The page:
We examined the types of microtubes and the effect of washing prior to embryo culture. When microtubes were used without washing, two of the three types of microtubes showed very poor embryo development to the blastocyst stage. However, when microtubes were used after washing, most embryos reached the morula/blastocyst stage at rates similar to those of control embryos cultured in dishes. These results suggest that these two types of microtubes (type A and type B tubes in this study) contain toxins affecting embryo development. It is well known that some polymers show detrimental effects on gametes and embryos [14]. Here, we used polypropylene microtubes, which are in general laboratory use and are certified as being free of RNase, DNase, and endotoxins. Whether it was the direct toxicity of the polypropylene or some kind of chemical added during the manufacturing process that affected the embryos is not clear. However, it is likely that the putative toxin is on the surface of microtubes rather than eluted from the polymer, because the blastocyst formation rate was significantly improved by just one wash. Type C tubes did not show any detrimental effects on embryo culture even without washing. Therefore, the toxicity of microtubes for embryo culture is not a problem if the tubes are carefully selected or washed before use.

Initially, we thought that efficient gas exchange would be essential for embryo culture. Therefore, gas-permeable films were placed on the punctured lids of microtubes, and embryos cultured in those microtubes showed a high rate of development similar to that seen with controls cultured in dishes that allow free gas exchange. Surprisingly, embryos cultured in sealed microtubes also developed to blastocysts. Although the rate of blastocyst formation from embryos cultured in this way was lower than when they were cultured in microtubes with a gas-permeable film, the findings suggest that gas exchange is not essential in this system. In this study, all microtube lids were closed tightly and sealed with Parafilm M. Even so, gas exchange might occur through the very small gap between the tube and the lid, and through the seal. Another possibility is that the embryo culture medium was prepared at least 6 h before the experiment to equilibrate it with the gas phase used. This medium might support embryo development without gas exchange for up to 4 days. Very recently, several simple embryo culture systems have been reported [4,1517]. Although they share certain disadvantages, such as transportation difficulties, all reports suggest that mammalian embryos are more resilient to their environment than generally believed.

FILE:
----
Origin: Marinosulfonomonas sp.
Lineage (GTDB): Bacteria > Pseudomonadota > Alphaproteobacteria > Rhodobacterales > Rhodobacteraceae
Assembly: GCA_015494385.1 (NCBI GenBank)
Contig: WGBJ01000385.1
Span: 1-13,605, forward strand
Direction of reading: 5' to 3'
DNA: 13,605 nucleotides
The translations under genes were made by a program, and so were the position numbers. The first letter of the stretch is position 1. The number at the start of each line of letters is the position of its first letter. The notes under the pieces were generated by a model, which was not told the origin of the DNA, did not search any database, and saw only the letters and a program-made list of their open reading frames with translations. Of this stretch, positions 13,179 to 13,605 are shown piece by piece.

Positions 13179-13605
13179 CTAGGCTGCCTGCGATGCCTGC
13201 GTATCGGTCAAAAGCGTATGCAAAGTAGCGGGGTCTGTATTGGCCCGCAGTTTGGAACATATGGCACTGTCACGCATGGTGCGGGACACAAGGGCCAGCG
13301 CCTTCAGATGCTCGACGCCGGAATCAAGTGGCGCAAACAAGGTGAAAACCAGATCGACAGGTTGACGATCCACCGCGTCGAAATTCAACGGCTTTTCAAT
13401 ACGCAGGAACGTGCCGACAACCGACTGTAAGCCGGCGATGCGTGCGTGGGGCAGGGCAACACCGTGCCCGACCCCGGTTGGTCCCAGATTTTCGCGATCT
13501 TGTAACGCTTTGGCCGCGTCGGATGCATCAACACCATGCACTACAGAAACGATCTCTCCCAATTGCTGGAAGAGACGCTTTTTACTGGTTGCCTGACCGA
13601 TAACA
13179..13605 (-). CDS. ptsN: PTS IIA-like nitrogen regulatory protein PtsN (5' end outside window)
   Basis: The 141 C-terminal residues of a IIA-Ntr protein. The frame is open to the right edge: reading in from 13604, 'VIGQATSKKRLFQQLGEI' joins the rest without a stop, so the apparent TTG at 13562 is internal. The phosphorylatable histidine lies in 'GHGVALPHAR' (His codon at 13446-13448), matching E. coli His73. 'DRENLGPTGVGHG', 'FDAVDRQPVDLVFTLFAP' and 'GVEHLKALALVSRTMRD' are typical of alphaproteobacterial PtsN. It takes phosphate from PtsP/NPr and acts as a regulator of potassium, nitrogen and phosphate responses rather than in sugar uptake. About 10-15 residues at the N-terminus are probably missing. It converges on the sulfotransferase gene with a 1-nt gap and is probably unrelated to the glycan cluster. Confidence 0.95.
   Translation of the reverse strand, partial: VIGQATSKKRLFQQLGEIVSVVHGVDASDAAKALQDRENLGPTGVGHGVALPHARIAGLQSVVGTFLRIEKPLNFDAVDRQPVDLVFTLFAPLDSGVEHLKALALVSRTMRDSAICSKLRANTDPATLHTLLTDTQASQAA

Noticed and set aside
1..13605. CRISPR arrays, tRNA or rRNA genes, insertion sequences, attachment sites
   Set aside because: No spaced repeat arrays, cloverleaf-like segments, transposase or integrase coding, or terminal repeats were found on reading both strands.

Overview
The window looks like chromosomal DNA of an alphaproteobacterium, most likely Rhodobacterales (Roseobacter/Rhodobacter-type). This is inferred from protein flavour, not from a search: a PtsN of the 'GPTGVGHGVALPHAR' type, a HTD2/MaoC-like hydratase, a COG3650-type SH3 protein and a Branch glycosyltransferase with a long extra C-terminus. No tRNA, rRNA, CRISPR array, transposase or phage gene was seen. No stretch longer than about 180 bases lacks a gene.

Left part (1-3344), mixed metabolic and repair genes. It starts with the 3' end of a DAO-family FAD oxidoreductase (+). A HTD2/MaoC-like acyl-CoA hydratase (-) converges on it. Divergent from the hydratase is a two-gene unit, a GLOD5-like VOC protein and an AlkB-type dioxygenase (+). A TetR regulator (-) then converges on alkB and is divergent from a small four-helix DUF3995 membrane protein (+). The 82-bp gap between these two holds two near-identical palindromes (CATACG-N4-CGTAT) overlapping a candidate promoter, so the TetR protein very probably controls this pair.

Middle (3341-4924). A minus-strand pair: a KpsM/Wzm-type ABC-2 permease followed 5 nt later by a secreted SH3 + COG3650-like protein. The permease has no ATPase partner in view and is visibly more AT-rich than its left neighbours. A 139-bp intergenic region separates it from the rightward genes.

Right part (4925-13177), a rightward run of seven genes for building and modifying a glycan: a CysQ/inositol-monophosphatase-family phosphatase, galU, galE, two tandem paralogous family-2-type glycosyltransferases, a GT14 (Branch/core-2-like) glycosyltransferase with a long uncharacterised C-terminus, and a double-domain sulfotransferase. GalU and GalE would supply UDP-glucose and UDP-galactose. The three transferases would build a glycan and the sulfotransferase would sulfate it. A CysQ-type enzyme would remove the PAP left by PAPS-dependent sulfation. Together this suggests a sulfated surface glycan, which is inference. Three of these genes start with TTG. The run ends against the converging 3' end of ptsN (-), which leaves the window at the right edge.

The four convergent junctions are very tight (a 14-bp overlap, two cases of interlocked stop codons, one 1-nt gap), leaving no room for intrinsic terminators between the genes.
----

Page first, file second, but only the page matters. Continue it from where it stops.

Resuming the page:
To transport embryos without freezing, they must arrive within a few days. When embryos are cultured at low temperatures, the preservation period can be extended by at least 2 days [18,19]. However, such cooling can embryos adversely [1921]. By contrast, using the optimal temperature for embryo culture cannot extend the preservation period. To obtain high-quality embryos and many offspring after transportation, it is necessary to maintain an optimal temperature instead of cooling the culture for preservation.

Parcel-delivery services in Japan are quick, and usually 1, 2, or 4 days are sufficient for delivery of any parcel to any domestic location or even internationally. Embryos should be maintained in an optimal environment when using such a service for transport. In our previous study, we demonstrated that an optimal gas phase could be maintained using a plastic bag [4]. Here, we have developed a simple warm box that could maintain an optimal temperature for at least 4 days. When zygotes in microtubes were cultured in this box without using a plastic bag, embryo development was arrested completely (0/103 grew in a preliminary study, repeated twice). It is known that some embryos can develop to blastocysts without gas-phase control [4]. Therefore, the warm box probably volatilizes one or more substances detrimental to embryo development, and these substances might pass into the microtubes through the gap between the lid and the tube. However, in the current study, we used a plastic bag to maintain the gas phase. When embryos were cultured in this way, the plastic bag might have prevented any toxic gas from the box reaching the cultures, as well as maintaining an optimal environment for embryo development. Embryos cultured in this manner could develop into blastocysts and term offspring at rates similar to those of control embryos cultured in dishes. Moreover, if plastic bags are used for embryo culture, we can choose any gas mixture for injecting using a syringe, such as 5% CO2, 5% O2, and 90% N2. This also suggests that there is no need to purchase an expensive gas-controlling incubator. Thus, a system using microtubes, a plastic bag, and a warm box can support embryo development without any significant losses, nor the need for expensive equipment. We sent embryos in a parcel to a different city without any special precautions and normal offspring were obtained with a high success rate except for the C3H/He mouse strain, which demonstrates how practical this system is for embryo transportation. Our trial model of the warm box is already very small, but we might be able to develop an even smaller box in the future. Although we failed to obtain C3H/He offspring from this transportation method, it was because the recipient mice in this experiment were not optimally conditioned because the in vitro development of C3H/He embryos were not affect.